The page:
Posts tagged marketing

How to Morph Forrest Gump into Daft Punk

When ad agency Grey London and design studio Us (Christopher Barrett and Luke Taylor) came together, they created this stunning ad for The Sunday Times. In total, there are six iconic scenes from art, music, and film, fit into one single steadicam shot.  

From the creators:

This is all about those iconic cultural images that we pin to our walls and stick in our minds. We all have our favourites. Heisenberg, Kraftwerk, and Banksy’s kissing coppers all featured in early scripts, but we wanted to take a snapshot of what’s making the headlines in 2014. Daft Punk winning big at the Grammy’s, The final series of Mad Men, and Tarantino are all over the media right now. These people and their work have left an indelible mark and we’ll probably still be talking about them in ten, twenty maybe even a hundred years years time. The TV spot is a respectful nod to it all.

If you’ve ever seen a steadicam in action, you know how difficult getting everything perfect in one take truly is. If not, see the making of Icons here

What Surveillance Valley knows about you

Via PandoDaily:

No source of information is sacred: transaction records are bought in bulk from stores, retailers and merchants; magazine subscriptions are recorded; food and restaurant preferences are noted; public records and social networks are scoured and scraped. What kind of prescription drugs did you buy? What kind of books are you interested in? Are you a registered voter? To what non-profits do you donate? What movies do you watch? Political documentaries? Hunting reality TV shows?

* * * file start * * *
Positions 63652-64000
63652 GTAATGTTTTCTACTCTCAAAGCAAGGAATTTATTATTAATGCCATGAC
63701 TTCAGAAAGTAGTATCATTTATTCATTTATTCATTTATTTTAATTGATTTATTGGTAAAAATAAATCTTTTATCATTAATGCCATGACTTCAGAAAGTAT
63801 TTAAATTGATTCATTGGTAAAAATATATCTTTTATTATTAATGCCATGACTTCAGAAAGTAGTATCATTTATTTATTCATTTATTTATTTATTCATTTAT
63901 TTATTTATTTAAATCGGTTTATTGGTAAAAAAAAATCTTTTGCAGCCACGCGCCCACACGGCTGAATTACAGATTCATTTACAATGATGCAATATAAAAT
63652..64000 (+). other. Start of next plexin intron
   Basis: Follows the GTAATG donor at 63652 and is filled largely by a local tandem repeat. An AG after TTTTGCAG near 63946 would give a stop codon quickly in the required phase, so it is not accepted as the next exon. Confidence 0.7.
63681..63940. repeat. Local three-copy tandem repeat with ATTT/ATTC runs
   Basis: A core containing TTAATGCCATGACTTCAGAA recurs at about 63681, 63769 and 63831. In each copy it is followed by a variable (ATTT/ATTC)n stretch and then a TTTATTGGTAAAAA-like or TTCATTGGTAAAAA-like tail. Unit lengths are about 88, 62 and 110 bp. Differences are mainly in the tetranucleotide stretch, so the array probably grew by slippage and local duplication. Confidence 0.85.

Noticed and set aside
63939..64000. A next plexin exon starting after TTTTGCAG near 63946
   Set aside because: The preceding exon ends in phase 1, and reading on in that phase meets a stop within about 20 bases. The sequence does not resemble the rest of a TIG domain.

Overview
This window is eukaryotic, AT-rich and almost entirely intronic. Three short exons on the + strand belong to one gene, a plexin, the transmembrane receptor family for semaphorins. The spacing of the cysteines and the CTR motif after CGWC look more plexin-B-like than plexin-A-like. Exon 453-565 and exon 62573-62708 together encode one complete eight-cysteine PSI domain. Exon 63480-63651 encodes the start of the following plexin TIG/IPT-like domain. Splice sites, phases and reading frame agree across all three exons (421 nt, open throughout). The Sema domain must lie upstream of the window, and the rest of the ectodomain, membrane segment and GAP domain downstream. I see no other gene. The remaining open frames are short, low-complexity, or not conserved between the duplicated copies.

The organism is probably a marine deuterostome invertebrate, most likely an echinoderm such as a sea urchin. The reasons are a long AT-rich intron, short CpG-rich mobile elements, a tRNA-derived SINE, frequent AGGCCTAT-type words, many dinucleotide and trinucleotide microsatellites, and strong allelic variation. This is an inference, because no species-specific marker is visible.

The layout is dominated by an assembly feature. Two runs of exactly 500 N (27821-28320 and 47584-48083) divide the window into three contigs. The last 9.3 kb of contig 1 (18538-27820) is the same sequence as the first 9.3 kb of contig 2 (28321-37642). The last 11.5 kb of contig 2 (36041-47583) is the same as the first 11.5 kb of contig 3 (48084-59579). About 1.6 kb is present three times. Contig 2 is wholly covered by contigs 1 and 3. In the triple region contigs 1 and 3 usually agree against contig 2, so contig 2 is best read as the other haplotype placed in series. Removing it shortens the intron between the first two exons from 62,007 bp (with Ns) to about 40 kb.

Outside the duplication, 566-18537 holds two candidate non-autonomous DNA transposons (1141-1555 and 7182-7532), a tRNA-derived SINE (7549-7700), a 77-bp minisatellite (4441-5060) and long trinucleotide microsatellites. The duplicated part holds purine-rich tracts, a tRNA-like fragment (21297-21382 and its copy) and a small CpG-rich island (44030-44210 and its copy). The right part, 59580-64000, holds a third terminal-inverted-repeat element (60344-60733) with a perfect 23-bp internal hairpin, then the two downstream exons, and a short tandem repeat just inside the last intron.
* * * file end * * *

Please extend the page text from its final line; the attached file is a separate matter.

That info is combined and kept up to date with address, payroll information, phone numbers, email accounts, social security numbers, vehicle registration and financial history. And all that is sliced, isolated, analyzed and mined for data about you and your habits in a million different ways…

…Take MEDbase200, a boutique for-profit intel outfit that specializes in selling health-related consumer data. Well, until last week, the company offered its clients a list of rape victims (or “rape sufferers,” as the company calls them) at the low price of $79.00 per thousand. The company claims to have segmented this data set into hundreds of different categories, including stuff like the ailments they suffer, prescription drugs they take and their ethnicity…